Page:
The nation’s consumer protection agency, the Federal Trade Commission recommends that safe use of credit cards can help to avoid a credit calamity.
Prompt Credit for Payment.
If the bill is not paid on time, the cardholder may have to pay late fees and additional finance charges. Generally, the card issuer must credit the account the day they receive payment.
The exceptions are:
- The issuer is not required to credit the payment that day if the cardholder has not made the payment according to its requirements.
- The issuer can require an account number or payment stub with the payment.
- If a delay does not result in a charge to the cardholder, the issuer does not have to credit the account the day the payment is received.
Sending the payment to the wrong address could delay crediting the account for up to five days, even if the payment is received by some office of the issuer. A return notice must be kept, to show that the company received the payment. The cardholder must check the billing statement to be sure s/he has the right due date for each account.
Automatic debiting to the cardholder’s bank account can be a convenient way to pay bills in a timely way. If the cardholder decides to set up automatic debits, the creditor must:
- disclose the terms of the transfers in a clear and understandable way;
- have the cardholder sign a written or electronic authorization; and
- give the cardholder a copy of the authorization, disclosing the terms.
Refunds of Credit Balances
The cardholder can keep the credit on the account or write the issuer for a refund if there is a credit balance on the account and the amount is more than a dollar. The card issuer must send a refund within seven business days of receiving the cardholder’s request. The issuer must make a good faith effort to send the cardholder a refund, if s/he has not asked for a refund and has not made any other purchases for more than six months.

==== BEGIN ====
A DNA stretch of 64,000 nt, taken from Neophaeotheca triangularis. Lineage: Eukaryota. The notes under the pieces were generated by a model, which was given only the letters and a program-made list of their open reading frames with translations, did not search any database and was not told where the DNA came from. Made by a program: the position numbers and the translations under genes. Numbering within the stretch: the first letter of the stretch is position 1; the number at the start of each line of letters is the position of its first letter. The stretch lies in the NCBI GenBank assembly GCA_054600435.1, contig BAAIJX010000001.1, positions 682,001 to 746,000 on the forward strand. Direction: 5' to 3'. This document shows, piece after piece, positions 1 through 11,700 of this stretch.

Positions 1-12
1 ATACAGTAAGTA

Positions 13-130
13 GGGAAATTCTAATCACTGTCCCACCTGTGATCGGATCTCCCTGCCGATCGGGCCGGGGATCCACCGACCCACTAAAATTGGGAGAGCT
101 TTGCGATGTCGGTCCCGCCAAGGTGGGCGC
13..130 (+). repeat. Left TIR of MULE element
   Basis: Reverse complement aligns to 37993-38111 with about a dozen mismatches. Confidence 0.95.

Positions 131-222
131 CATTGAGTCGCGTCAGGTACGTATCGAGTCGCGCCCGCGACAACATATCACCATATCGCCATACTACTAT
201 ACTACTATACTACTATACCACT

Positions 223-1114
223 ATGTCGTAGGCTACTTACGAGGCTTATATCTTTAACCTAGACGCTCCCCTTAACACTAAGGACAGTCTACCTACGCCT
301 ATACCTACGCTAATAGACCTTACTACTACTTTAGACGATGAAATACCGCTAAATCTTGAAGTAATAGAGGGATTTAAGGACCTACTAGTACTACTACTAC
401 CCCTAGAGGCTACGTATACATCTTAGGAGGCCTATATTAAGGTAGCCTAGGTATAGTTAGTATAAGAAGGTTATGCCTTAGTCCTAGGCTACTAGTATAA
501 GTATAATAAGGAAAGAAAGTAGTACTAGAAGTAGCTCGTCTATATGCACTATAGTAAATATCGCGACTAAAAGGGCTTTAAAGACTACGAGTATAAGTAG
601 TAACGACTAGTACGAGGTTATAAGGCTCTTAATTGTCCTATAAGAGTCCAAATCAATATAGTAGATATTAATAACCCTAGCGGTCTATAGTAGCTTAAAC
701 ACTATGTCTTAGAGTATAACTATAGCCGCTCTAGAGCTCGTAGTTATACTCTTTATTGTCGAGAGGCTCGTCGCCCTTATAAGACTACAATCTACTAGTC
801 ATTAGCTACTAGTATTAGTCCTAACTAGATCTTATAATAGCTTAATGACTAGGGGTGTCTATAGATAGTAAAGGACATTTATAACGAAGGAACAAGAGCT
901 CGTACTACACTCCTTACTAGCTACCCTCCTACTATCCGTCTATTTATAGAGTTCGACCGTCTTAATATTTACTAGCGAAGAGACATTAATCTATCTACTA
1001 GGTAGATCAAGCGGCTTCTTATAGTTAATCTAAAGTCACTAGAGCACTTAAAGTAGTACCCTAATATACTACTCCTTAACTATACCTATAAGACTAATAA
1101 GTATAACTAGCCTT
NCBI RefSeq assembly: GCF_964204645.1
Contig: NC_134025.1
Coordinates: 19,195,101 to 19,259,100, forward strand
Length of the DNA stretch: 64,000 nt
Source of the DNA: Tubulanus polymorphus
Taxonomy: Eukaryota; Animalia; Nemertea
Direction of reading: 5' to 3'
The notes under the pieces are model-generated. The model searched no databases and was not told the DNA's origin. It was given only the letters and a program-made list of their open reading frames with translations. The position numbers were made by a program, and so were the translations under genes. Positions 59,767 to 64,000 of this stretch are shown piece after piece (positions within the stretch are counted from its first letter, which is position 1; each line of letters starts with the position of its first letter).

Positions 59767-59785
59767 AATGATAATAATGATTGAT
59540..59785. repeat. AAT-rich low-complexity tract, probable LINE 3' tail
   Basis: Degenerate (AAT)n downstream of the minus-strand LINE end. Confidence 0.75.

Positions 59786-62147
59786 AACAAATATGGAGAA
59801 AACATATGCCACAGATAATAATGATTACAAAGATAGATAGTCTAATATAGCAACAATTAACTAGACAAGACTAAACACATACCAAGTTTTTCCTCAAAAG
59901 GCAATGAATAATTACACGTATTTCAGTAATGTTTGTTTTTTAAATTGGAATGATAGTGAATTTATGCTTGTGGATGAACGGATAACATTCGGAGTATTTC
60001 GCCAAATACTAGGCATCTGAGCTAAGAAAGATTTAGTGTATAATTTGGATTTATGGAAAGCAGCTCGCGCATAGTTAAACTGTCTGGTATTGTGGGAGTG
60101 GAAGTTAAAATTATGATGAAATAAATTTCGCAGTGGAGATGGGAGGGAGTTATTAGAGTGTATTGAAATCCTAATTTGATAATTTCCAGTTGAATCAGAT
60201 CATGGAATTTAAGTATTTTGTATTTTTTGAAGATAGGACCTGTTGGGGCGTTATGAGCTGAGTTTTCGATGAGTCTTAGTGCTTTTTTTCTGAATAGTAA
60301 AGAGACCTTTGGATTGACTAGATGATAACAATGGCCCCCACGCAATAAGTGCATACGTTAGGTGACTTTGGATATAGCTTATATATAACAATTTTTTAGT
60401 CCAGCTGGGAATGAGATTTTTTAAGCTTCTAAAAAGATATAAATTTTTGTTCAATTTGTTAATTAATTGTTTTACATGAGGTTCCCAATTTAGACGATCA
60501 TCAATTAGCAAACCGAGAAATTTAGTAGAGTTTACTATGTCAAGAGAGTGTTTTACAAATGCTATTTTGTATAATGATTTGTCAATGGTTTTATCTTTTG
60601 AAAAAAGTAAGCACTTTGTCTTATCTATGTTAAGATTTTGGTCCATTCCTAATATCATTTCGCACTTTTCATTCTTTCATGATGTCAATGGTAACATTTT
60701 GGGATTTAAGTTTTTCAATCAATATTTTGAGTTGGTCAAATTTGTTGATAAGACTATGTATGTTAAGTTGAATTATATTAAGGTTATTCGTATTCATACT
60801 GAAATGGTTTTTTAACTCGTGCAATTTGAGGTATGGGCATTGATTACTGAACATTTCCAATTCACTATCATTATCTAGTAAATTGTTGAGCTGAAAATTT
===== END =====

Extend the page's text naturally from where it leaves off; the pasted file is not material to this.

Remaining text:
Errors on Bill
Card issuers must follow rules for correcting billing errors promptly. They must send the cardholder a statement outlining these rules when s/he opens an account and at least once a year while the account is open. If the cardholder finds a mistake on the bill, s/he can dispute the charge and withhold payment on that amount while the charge is being investigated. However, the cardholder has to pay any part of the bill that is not in dispute, including finance and other charges not related to the disputed amount.
In order to dispute a charge, the cardholder should write to the issuer at the address indicated on the statement for “billing inquiries.” The cardholder’s name, address, account number, and a description of the error should be included in the letter. It must reach the issuer within 60 days after the issuer mailed the first bill with the error. The issuer must acknowledge complaint within 30 days of receiving it, unless they’ve resolved the problem. The issuer must resolve dispute within two billing cycles or 90 days, whichever is later.
If a credit card is used without the permission of the cardholder, s/he can be held responsible for up to $50. If the cardholder report the loss before the card is used, s/he cannot be held responsible for any unauthorized charges. However, if a thief uses the card number and not the card, the cardholder is not liable for the unauthorized charges.
The cardholder must report a loss as soon as possible to minimize the liability. The reporting letter must include the account number and the date the cardholder noticed the card missing.
Disputes about Merchandise or Services
A cardholder can dispute charges for unsatisfactory goods or services, if s/he made a good faith effort to resolve the dispute with the seller, if the charge is for more than $50, or if s/he made the purchase in the home state or within 100 miles of the current billing address. In addition to disputing the charge with the issuer, a cardholder can file an action against the merchant in small claims court.
The duties of a cardholder include:
- Not to lend the card to anyone.
- Not to sign a blank charge slip. To prevent changing the amount, draw lines through blank spaces on charge slips above the total.
- Not to put the account number on the outside of an envelope or a postcard.
- To be cautious about disclosing the account number on the telephone or online.
- To keep the receipts so that s/he can reconcile the charges on the bill.